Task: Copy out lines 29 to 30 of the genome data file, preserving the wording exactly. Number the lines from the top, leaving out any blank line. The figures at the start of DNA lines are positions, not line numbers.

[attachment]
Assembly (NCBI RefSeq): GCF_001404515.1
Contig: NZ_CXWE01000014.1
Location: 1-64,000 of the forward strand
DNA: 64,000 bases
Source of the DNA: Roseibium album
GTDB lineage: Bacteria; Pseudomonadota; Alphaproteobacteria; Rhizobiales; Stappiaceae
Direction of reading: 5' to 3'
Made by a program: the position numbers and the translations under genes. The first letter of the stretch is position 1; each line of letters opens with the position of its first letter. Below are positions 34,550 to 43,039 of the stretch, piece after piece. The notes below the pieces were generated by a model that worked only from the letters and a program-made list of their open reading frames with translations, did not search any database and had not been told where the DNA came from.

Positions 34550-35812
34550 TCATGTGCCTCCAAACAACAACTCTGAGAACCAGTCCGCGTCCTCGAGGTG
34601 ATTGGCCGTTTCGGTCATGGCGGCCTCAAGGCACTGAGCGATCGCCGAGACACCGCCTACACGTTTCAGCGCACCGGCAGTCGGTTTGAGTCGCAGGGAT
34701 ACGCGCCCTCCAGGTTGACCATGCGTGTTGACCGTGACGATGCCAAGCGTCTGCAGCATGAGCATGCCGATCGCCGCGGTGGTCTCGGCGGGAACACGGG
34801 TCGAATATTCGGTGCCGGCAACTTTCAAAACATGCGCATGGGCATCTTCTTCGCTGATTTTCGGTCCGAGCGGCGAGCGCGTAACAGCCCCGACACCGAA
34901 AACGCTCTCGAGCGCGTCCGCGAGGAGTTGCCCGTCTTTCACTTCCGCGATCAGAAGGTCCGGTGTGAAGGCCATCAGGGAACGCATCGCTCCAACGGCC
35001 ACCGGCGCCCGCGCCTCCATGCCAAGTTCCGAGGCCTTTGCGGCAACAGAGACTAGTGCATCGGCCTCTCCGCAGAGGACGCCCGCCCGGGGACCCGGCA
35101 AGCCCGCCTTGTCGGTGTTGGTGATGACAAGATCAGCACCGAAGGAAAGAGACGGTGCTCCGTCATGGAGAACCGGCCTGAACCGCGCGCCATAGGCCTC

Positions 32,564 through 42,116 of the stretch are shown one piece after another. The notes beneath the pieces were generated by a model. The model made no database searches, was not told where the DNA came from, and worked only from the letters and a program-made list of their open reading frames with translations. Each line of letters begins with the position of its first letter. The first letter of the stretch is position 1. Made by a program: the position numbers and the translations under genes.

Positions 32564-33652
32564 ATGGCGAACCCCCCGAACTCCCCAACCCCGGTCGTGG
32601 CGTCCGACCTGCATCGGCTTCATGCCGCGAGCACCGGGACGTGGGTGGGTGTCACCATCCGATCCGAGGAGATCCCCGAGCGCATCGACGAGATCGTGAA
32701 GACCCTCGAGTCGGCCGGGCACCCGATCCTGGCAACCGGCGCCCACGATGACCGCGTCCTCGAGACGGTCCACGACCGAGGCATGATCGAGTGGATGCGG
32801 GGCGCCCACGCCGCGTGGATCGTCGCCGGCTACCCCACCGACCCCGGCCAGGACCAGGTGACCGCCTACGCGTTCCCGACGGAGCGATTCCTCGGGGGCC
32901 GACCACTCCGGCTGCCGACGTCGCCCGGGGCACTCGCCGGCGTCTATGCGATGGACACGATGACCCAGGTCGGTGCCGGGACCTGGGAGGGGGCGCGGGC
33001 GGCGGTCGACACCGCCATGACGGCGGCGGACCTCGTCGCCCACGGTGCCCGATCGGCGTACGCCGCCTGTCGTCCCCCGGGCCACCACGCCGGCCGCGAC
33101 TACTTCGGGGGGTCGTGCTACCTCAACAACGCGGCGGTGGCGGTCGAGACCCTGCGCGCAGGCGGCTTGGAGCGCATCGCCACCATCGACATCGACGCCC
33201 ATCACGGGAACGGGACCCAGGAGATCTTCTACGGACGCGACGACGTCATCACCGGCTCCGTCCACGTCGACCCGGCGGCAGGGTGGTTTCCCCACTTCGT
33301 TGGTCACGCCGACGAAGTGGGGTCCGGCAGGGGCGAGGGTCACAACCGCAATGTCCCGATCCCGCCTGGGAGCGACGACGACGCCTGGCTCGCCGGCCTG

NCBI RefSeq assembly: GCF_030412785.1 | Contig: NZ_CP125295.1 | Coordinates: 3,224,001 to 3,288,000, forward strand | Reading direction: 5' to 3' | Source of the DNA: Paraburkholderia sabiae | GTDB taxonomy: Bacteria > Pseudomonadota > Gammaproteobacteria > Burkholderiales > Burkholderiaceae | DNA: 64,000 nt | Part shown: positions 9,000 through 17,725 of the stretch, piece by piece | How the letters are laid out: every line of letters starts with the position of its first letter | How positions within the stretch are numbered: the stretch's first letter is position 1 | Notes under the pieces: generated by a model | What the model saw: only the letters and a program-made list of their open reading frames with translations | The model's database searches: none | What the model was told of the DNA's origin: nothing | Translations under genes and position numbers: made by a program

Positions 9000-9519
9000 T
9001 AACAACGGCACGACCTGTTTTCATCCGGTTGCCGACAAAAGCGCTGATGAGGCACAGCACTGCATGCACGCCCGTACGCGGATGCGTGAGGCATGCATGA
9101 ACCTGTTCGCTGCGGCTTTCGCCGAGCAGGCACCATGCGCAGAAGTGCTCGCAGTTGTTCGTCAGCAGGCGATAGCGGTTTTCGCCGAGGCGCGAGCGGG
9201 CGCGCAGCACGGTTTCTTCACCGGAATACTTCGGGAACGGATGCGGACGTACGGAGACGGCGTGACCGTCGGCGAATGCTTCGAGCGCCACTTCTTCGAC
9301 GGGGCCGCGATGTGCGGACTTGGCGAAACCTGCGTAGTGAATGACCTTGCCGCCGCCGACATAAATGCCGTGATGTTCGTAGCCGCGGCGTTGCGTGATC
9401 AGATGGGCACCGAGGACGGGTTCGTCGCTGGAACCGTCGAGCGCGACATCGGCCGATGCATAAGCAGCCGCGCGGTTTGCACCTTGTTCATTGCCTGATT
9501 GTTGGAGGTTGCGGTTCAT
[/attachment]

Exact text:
Positions 9000-9519
9000 T